Decisions, decisions!

Personal logo Zeelow Supporting Member of TMP30 Jul 2017 1:15 p.m. PST

Well, Drake this is fine modeling IMHO.

Redmenace Supporting Member of TMP31 Jul 2017 6:43 a.m. PST

Beautiful and extremely well executed.

Wheldrake04 Aug 2017 1:21 p.m. PST

The half-timbered house is progressing nicely!

Here you can see the completed roof with a dark grey paintjob. I gave the whole roof several coats of grey wash (with a hint of blue – but I should've used a bigger hint!) then painted several shades of highlights on each individual shingle. 4 hours of work there! Now it's done, I'm convinced I should've made it a lot lighter (and bluer) to simulate slate shingles… but I'm not going to repaint it. Next time!

You can also see in this picture a shortcoming of painting the two floors at separate times. The ground floor exterior walls are much lighter that the second floor. I'll need to give them another coat, using the same color.

On the rear facade you can see a design problem. I never thought about why chimneys usually rise to an off-center position next to the roof peak. Instead, I put my chimney right up the center, and it was only when I got to the roof that I realized I had the top roof beam coming out right in the middle of the chimney. Oh well. Next time I'll get it right! Again, the hot foam cutter made for really rough work. Next chimney will need to be carved with an xacto knife, I think. But this one will do, despite its deep, deep groves between stones.

Here you can see the interior walls on the second floor. All the interior walls were printed on paper and glued to the card base, and I like this texture much better than the one I used on the first floor. I learnt my lesson about preparing the interior walls, though, and did all the painting prior to gluing those walls in place.

In this view of the second floor interior, you can see the doors open. I decided to try a different method of hinging the doors, simply using paper hinges. It won't be as durable as the pin method I used on the ground floor front door, but it was certainly easier to implement.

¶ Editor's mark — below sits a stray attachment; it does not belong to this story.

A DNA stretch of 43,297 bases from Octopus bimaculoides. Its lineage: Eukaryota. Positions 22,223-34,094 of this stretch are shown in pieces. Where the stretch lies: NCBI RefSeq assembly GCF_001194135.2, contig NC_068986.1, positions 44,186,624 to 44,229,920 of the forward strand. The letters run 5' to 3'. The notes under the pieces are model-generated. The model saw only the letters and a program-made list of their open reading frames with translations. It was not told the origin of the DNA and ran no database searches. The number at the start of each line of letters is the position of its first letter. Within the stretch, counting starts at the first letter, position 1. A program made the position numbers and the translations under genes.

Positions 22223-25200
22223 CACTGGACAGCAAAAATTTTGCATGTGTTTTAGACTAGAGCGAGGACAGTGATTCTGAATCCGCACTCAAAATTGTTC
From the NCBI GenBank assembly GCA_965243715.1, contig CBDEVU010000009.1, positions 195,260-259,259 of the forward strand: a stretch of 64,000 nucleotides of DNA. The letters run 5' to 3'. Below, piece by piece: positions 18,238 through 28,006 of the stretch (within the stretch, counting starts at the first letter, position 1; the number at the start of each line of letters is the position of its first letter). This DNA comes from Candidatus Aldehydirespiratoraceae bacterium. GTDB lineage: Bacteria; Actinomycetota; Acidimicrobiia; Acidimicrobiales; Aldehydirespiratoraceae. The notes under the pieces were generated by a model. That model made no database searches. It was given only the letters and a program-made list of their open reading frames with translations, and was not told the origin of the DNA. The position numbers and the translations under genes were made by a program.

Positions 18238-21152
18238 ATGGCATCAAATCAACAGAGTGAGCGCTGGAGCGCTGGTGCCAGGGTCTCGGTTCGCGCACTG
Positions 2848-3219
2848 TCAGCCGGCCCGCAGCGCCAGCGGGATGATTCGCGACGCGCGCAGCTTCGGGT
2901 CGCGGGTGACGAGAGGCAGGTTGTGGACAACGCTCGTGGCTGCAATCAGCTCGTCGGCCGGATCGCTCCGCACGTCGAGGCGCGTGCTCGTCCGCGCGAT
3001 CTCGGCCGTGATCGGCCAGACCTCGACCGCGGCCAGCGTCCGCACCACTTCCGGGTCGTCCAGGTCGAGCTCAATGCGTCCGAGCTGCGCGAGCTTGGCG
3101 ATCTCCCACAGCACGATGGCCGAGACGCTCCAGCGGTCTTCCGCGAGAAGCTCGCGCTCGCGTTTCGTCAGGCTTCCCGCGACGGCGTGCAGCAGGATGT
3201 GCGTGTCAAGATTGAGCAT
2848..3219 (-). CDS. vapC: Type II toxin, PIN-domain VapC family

So, what remains to be done?
- Add another coat to all the exterior walls so the upper floor and the ground floor have the same base hue.
- Scupt the interior fireplaces to correspond to the placement of the chimneys.
- Make a stairway from the ground floor and cut out a piece of the intervening floor to accept the rising stairs. I should've cut that gap out before assembly. Oops!
- Paint the upper floor windows and position them right side up this time. <g>
- Make all the furniture for both upstairs and downstairs.

Any suggestions or comments?

Codsticker04 Aug 2017 7:36 p.m. PST

I think it looks great; very well done. My only suggestion would be to post more pictures from different angles.

I had the same problem painting slate shingles; when I was painting them i thought they were quite blue but by the time I was done with washes and dry brushing the blue was very faint.

Wheldrake12 Aug 2017 1:20 a.m. PST

Cardstock, woodgrain, braille and… rivets?

I've been working on this half-timbered house for something like a month now, and I'm up to interior furniture, doors and stairway. But what I'm really writing about this time is rivets. I'm sure some of you lads have far more clever ways to simulate rivets, say for door hinges or door bracing, but I ran across something I'd never seen before and thought I'd mention it here.

For cardstock I've been using 1mm-thick bank calendars and 0.2mm-thick (approximately) medicine boxes. The other day I noticed that all the medicine boxes had a notice in braille on one of the sides, probably the name of the stuff. I looked at that braille message – nicely embossed domes molded into the cardboard – and thought that I'd been missing out on an opportunity for ready-made rivets for ages!

A few hours later, I'd done up a batch of furniture, using the power-flex gel version of loctite superglue, and you can see here on the right the doors with rivets either on their hinges or on the cross-pieces.

The other thing I did for the first time (but which I'd heard about on some youtube video) was scribing a wood grain directly into cardstock. I'd been using an old ball-point pen to scribe board divisions for quite some time, but here I also used a sharp, sturdy pencil to draw a woodgrain with enough pressure to leave deep grooves in the cardstock surface (bank calendars, again). As it was an experiment, I only did the tabletops, not the benches or doors or stairway, but I think in future this'll be my go-to method for woodwork.